Height matters for men when finding the perfect fit

With the average Australian man standing 175.6cm tall – or five foot seven on the old scale - the majority of men would appreciate a few extra centimetres of height.

A female preference for genuine six-footers may have something to do with it. Maybe it's the knowledge that height, not talent or hard work, is the key ingredient for a healthy bank balance.

Being a little further from the ground certainly has its advantages. But what's the upshot for taller men of a sartorial bent? Is above-average height an impediment to looking suitably sharp?

"The biggest difficulty is often the arm length of jackets," says Melbourne-based men's stylist Sally MacKinnon. "However, I find that height of 6'2" to 6'4" is generally fairly well catered for across the board."

Altered states

And don't we shorter men know it. At 5'10" I'm well accustomed to the routine of taking a new pair of trousers directly to my local alterations lady where I emerge from behind the velvet curtain pulling enough spare material to sew a tablecloth.

We recognised that there's actually not a great deal in any territories that cater for tall and slim [men].

Craig Smith, Ted Baker

If falling short of the vertical 'sweet spot' presents its difficulties, so does shooting right past it. Just ask Australian basketballer A.J. Ogilvy, who stands 211cm (6'11") tall.

The Illawarra Hawks centre hasn't been able to buy basketball boots in Australia that fit him since he started high school, but nowadays it is jeans that present the major problem. "They have short inseams, so that is one thing I find really difficult. But I've found one company that makes them in a 38-inch leg."

You would think the rise of online shopping would have saved Ogilvy from the prospect of forever getting around in a basketball tracksuit. Surprisingly, it's usually bricks and mortar shopping that does the trick.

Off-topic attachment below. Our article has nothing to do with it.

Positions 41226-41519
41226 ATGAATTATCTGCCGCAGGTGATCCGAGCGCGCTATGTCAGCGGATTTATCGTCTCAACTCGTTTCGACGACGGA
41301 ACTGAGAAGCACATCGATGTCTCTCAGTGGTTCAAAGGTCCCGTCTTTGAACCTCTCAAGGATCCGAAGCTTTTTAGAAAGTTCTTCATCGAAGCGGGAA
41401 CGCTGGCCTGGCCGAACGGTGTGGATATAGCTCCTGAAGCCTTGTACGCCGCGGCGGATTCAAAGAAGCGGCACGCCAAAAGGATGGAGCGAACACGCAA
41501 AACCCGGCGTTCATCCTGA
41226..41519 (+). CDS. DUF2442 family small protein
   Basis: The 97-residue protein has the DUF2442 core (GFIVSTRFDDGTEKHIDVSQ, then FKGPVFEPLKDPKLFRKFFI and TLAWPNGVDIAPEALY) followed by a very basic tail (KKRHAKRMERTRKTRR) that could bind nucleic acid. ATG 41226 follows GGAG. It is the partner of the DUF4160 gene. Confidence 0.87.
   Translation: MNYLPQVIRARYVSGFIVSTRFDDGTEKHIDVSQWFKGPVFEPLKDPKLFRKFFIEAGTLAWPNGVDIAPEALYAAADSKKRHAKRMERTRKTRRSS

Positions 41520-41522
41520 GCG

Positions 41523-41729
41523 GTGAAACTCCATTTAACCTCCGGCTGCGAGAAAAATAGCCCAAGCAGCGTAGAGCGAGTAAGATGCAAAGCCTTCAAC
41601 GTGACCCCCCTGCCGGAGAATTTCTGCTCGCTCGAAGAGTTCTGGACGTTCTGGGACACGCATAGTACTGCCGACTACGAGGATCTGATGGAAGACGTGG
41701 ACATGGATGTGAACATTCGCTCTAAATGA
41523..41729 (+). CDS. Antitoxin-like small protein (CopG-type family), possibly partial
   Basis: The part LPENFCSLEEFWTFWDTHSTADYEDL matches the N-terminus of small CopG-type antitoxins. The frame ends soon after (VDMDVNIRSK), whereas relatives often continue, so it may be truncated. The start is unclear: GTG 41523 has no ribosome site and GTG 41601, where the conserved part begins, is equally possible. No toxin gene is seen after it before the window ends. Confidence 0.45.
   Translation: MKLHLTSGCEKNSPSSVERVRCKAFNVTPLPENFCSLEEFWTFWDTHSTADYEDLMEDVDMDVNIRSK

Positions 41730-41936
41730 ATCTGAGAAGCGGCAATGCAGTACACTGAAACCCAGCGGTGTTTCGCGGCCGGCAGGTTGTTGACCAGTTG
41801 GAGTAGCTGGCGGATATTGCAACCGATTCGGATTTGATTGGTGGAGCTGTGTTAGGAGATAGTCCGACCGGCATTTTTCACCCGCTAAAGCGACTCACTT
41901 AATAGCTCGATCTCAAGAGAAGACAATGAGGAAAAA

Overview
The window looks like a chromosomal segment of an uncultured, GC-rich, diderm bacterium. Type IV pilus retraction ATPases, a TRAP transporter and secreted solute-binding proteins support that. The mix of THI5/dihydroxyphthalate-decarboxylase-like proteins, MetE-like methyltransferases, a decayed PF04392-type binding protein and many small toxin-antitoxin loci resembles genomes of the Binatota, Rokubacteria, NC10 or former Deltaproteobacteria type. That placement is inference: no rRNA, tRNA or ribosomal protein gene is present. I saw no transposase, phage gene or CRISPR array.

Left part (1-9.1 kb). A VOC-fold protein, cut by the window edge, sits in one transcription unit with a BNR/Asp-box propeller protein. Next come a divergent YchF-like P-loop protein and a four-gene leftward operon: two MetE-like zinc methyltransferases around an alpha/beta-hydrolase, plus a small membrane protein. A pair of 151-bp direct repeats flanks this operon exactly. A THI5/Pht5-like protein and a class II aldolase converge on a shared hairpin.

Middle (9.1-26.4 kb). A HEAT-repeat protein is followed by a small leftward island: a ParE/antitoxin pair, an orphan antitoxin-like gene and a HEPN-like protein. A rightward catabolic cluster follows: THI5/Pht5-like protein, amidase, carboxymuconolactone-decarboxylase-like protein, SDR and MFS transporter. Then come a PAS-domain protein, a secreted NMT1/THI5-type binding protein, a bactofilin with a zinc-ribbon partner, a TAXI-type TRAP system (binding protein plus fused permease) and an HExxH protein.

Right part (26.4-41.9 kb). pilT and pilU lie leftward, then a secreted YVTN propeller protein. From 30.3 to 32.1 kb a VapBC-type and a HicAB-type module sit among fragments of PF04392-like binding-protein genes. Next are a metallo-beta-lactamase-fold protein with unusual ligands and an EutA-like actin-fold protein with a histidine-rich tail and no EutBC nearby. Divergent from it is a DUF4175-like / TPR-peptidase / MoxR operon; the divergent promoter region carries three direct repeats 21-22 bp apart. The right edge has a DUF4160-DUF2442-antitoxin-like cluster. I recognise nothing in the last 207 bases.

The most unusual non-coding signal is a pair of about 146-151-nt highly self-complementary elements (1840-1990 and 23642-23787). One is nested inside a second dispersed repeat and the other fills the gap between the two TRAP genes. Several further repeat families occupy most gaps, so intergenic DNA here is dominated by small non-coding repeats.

"In terms of casual wear I don't buy a lot of clothes online, I buy them in-store," he says.



MacKinnon, herself six foot tall, says that while there are plenty of good options for those who stand head and shoulders above, the small size of the Australian market does mean sizing is more limited.

"We just don't have the range of sizing that you get in bigger countries," she says. "In America you go into Bloomingdales and say I need that pair of women's jeans, but I'm a 36-inch leg, and yet there they are."

MacKinnon lists Hugo Boss, Rhodes and Beckett, Country Road, Saba, Marcs, and Ralph Lauren as brands that cater well to taller men. She also notes that made-to-measure tailoring has been a boon for longer-limbed gents.

"Made-to-measure tailors are becoming much more affordable," says MacKinnon. "Having a suit made to measure is not out of a lot of people's budgets these days. A couple of the guys I know aren't just doing suits and shirts, they're doing made-to-measure chinos and denim as well."

Ted talks

UK-based label Ted Baker is also making sure taller chaps can finally throw-out 'ankle-swinger' trousers and ill-fitting shirts and replace them with genuinely stylish, design-focused product.

Ted Baker global brand director Craig Smith says the label lengthened its range after expanding into countries such as South Africa and the Netherlands where the population is, on average, taller and slimmer.

We started to get a lot of commentary coming in from our male customers saying 'I'd love to wear Ted Baker but it's not quite long enough for me'," Smith says.

"We started to look more seriously at it and we started look at the marketplace and we recognised that there's actually not a great deal in any territories that cater for tall and slim."

Ted Baker has since partnered with former British Olympic swimmer Mark Foster, who stands 6'6", to develop its T for Tall collection.

"The range has been developed for those taller guys, from 6'3" up to 6'8", who want to look fantastic," Smith says.

Have you had difficulties finding clothes to fit your shape? Let us know how you resolve the issue in the comment section.